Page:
NRA calls for armed guards in schools
The National Rifle Association announces its proposal for protecting our country's children from tragedies like the one in Connecticut. YNN's Beth Croughan has more.
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UNITED STATES -- "The only thing that stops a bad guy with a gun is a good guy with a gun," said NRA Executive Vice President Wayne LaPierre.
What if last Friday, Adam Lanza was confronted by "qualified, armed security?"
That's a question the National Rifle Association's Wayne LaPierre posed during a press conference one week after Lanza, police said, took the lives of 26 children and adults at Connecticut's Sandy Hook Elementary School. The Executive Vice President suggested every school be staffed with a police officer and urged Congress to find a way to fund it.
"As Wayne said, many aspects in our society are being protected by people with guns. And the only part of society that's not are children in gun free zones, and movie theaters and malls," said Tom King, the President of the NYS Rifle and Pistol Association.
But, putting police with guns in schools the Executive Director of the New York State School Board Association said, can't be a one-size-fits-all answer.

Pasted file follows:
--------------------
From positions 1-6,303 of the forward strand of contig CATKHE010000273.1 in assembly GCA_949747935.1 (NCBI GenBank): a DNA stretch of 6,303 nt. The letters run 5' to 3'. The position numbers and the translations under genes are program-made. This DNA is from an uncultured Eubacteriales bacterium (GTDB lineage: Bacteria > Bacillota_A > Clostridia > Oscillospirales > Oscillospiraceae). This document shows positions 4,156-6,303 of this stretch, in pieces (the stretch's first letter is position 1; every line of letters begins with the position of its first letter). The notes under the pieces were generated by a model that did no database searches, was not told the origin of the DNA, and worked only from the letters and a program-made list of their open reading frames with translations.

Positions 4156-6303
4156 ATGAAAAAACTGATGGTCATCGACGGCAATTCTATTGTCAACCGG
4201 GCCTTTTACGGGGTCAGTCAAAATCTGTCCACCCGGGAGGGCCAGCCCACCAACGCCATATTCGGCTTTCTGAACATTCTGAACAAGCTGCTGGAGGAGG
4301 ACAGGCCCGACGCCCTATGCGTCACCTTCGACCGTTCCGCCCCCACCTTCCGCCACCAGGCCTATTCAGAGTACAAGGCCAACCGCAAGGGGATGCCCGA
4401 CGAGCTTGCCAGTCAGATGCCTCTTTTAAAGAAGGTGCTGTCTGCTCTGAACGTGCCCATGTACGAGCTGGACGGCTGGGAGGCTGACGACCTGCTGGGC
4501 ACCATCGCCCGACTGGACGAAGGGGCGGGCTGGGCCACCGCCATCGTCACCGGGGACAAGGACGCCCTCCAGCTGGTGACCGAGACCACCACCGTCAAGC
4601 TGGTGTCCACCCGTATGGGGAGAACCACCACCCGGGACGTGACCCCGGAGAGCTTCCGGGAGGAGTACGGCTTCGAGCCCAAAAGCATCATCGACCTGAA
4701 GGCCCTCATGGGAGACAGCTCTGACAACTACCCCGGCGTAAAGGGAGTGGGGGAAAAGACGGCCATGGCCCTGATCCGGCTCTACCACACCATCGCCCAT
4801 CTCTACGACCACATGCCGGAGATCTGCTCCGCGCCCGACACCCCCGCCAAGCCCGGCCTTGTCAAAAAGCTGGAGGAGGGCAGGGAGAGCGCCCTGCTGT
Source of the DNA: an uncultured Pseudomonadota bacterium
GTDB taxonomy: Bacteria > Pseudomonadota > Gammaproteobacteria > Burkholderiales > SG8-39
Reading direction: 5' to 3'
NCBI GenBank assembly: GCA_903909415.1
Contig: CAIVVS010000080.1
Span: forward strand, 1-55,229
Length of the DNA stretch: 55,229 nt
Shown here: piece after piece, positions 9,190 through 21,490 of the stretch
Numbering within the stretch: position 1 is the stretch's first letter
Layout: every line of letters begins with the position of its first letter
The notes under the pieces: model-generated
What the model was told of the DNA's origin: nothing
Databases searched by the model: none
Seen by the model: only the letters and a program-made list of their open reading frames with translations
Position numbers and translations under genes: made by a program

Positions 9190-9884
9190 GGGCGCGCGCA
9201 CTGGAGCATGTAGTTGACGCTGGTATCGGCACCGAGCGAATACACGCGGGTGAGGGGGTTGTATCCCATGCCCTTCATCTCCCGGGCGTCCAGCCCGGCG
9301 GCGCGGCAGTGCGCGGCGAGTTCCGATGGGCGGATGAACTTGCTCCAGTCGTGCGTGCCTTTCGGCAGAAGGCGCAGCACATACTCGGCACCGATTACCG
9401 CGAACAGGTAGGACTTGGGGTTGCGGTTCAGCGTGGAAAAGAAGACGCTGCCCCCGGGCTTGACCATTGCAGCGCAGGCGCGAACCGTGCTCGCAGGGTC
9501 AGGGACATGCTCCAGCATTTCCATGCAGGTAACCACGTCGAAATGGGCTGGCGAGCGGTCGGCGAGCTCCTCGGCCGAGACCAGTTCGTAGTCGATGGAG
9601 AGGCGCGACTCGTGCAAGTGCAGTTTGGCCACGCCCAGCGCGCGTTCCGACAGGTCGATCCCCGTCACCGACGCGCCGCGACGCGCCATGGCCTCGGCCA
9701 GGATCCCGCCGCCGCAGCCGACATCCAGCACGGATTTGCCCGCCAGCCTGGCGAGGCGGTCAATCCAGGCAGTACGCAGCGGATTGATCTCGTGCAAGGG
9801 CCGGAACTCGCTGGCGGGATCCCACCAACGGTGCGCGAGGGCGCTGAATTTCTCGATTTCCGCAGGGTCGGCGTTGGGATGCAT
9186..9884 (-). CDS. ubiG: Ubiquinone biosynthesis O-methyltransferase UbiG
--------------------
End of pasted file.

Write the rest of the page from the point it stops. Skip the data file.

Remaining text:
"A police officer would be something that would be good in a school, if that's what the school needed but not every school is gonna need that," said NYSSBA Executive Director Tim Kremer.
Kremer said they've recently polled school board members and 70 percent support federal funding for School Resource Officers. A resource he said has been cut from many districts.
"Sometimes these were armed, sometimes they were not, but they had we had a great report with them. They were really good at developing relationships with staff and students, being that kind of go-to resource for school safety issues," he said.
In addition to school safety audits, Kremer said the NYSSBA has suggested school boards put their safety plans on their next meeting agenda.
"Sit down with the communities, share with them what's in that plan and talk to them about the fact that we have done everything we can to make sure this environment is safe, your kids are safe," he said.
And, in a statement released today, the State Education Commissioner called the NRA's statements a distraction. And says the events call for "common sense gun control and a more thoughtful response to the mental health needs of our citizens."